Joint & Several Liability
- Engineers are responsible for the professional services that they provide either through their employer or directly to a client. The engineers' services should meet a professional standard of care.
- When a negligent error or omission is made, the engineer should be held responsible. However, all possible and reasonable steps should be taken to reduce the unnecessary and unwarranted liability exposure of engineers.
- NSPE supports legislative action to repeal joint and several liability, place caps on contingency fees, impose tighter standards on punitive damage awards, and promote the use of alternative dispute resolution methods.
Joint and several liability makes every defendant in a lawsuit liable for the entire amount of the plaintiffs damages regardless of the defendant's degree of fault or responsibility. This poses particularly serious problems for engineers and other professionals. Proportionate liability holds defendants responsible only for the damages caused by their own negligence.
Product liability laws are intended to protect consumers from injury because of manufacturing and sale of unsafe products. Absolute liability encourages accident prevention by holding manufacturers liable for injuries caused by their products. However, the standard unfairly holds them liable for any injury regardless of their ability to foresee an imminent injury or the consumer's ability to prevent it.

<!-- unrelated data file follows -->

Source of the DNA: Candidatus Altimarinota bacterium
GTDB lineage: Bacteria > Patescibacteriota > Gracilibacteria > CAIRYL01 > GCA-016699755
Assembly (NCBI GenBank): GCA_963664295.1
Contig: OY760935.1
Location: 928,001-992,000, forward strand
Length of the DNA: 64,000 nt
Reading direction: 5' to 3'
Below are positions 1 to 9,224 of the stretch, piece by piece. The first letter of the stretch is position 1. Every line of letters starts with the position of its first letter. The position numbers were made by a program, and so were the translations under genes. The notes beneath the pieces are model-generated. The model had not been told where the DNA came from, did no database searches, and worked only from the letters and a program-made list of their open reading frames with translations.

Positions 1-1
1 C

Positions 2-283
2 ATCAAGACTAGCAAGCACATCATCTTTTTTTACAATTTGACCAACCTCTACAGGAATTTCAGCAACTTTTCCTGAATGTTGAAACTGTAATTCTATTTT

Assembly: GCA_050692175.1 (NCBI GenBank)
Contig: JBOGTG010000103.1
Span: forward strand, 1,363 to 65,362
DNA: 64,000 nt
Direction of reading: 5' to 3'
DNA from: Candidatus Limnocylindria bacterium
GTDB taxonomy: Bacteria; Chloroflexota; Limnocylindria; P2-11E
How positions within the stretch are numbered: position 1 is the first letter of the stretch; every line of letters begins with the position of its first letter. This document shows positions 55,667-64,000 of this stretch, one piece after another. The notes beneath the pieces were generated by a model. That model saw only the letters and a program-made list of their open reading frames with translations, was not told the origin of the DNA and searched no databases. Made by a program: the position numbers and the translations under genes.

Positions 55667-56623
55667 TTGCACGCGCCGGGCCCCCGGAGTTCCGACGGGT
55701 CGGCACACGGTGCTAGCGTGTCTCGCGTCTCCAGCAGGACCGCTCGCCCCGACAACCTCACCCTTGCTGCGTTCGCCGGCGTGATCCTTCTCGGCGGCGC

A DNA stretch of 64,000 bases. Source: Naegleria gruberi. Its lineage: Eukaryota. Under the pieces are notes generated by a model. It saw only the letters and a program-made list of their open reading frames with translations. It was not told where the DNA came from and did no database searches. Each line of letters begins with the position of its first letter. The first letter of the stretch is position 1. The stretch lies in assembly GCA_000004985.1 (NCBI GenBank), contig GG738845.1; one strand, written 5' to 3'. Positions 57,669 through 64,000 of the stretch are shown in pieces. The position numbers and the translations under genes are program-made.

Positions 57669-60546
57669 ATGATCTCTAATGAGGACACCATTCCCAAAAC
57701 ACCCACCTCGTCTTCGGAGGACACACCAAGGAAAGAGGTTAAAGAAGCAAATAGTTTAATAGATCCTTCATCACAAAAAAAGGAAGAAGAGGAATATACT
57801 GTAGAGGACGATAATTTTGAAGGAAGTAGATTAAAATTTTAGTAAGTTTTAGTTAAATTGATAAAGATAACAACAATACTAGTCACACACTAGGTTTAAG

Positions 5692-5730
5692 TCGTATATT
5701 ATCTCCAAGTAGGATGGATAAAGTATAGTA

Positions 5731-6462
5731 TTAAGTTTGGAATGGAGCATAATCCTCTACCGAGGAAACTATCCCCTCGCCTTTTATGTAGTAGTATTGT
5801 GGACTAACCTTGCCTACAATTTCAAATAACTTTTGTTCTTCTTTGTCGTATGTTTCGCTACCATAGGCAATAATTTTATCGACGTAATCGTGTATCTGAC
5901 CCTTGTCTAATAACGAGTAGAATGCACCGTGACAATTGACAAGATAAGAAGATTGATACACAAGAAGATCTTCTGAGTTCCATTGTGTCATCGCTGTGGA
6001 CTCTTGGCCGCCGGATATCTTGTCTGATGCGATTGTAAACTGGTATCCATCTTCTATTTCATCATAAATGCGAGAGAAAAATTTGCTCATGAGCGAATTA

In recent years, the Supreme Court has expressed serious concern about punitive damages awards, which are frequently out of proportion to the damage done. Punitive damages are awarded in addition to civil damages that might be imposed. In 1996, the court ruled in BMW of North America v. Gore (517 US 559, 5/20/96) that the "punitive damages award is grossly excessive and therefore exceeds the constitutional limit." However, the court did not establish a limit and the problem of excessive damages persists.
Alternative dispute resolution (ADR) is a relatively new mechanism for resolving lawsuits. It often includes arbitration and mediationthe two most common formsearly neutral evaluation and conciliation. As litigation balloons, the costs of litigation rise and time delays continue to frustrate litigants, more states are experimenting with ADR programs. Some are voluntary, while others are mandatory.
Professional Policy No. 75 - Professional Liability Insurance
Professional Policy No. 82 - "Hold Harmless"Contract Provisions
Professional Policy No. 96 - Liability of Employed Engineers
Professional Policy No. 148 - Model Engineers Good Samaritan Act
A State-by-State Summary of Liability Laws Affecting the Practice of Engineering - Professional Liability Committee of the Professional Engineers in Private Practice, a division of NSPE, in cooperation with Victor O. Schinnerer & Co., Inc. 2007